Comment letters are flooding into the Securities and Exchange Commission regarding the agency’s money-market fund proposal, as the comment period expires next week.
Charles Schwab filed its comment letter Thursday, saying that while it “generally supports” the SEC’s two-pronged reform plan, it has a “significant number of concerns about the proposed rule,” and recommended seven changes “that would make the rule less burdensome to implement.”
The SEC’s two-pronged plan, announced by SEC Chairwoman Mary Joe White in early June, would require institutional prime funds to have a floating net asset value, and impose a “fees-and-gates” approach by allowing a fund’s board to impose a 2% liquidity fee if the fund’s weekly liquid assets fell below 15% of its total assets.
White said in June that the two reforms could be adopted separately or combined into a single reform package.
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Marie Chandoha, president of Charles Schwab Investment Management, said on a call with reporters Thursday that Schwab agreed that a “final rule should combine the two alternatives.”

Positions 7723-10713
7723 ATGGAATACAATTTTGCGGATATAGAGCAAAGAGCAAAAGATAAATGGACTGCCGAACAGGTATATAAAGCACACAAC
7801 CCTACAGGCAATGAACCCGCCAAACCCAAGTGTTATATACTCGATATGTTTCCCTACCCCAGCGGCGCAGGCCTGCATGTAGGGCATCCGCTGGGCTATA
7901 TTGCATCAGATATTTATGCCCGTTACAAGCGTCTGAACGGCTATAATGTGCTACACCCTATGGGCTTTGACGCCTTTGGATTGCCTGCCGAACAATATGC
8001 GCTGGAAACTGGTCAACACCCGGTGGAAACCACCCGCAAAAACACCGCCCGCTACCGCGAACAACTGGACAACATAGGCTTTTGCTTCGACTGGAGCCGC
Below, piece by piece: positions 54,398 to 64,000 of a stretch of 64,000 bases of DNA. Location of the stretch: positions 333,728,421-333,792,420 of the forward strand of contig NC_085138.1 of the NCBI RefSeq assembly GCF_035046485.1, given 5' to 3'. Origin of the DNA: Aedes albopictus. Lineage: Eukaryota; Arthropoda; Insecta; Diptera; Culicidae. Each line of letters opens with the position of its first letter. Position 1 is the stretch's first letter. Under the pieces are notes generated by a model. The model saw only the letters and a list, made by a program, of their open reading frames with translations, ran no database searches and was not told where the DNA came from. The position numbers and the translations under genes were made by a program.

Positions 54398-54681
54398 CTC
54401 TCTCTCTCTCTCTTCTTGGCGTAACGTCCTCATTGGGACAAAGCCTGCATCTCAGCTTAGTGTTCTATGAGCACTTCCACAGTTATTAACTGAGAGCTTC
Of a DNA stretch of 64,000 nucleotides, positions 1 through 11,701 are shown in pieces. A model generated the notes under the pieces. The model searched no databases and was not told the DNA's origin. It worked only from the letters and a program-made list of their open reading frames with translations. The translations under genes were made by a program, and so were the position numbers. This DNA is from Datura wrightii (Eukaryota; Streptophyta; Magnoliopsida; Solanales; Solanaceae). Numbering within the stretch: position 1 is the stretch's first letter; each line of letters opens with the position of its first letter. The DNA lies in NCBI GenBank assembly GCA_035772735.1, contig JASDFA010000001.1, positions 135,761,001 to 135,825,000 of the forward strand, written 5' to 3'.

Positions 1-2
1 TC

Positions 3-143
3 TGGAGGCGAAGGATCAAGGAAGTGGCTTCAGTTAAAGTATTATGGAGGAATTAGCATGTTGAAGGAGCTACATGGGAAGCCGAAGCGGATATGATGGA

While a floating NAV and fees and gates will help eliminate the risk of a fund breaking the buck, Chandoha said, “the reality is that nothing short of eliminating the product will prevent a run on the fund.”
However, she said the value Schwab clients’ see in money-market funds is undeniable: while the funds have “been yielding zero for many years, clients continue to use them.” Schwab is one of the largest managers of money-market fund assets in the United States, with 3 million money fund accounts and $168 billion in assets under management as of June 30.
Jeff Brown, senior vice president of government and regulatory affairs at Schwab, who was also on the call, said that while Schwab believes that the “SEC has done a thorough job on a complicated issue,” including conducting “extensive research,” Schwab does have suggestions to make.
While there is consensus, Brown says, on making sure that “municipal funds can maintain their NAV,” many divergent views will likely be expressed in the comment letters (the comment period expires Tuesday), and at the Sept. 18 hearing to be held by the House Financial Services Capital Markets Subcomittee regarding the SEC’s proposal, in which Schwab will testify.
Schwab recommended the following seven changes to the SEC’s money fund proposal: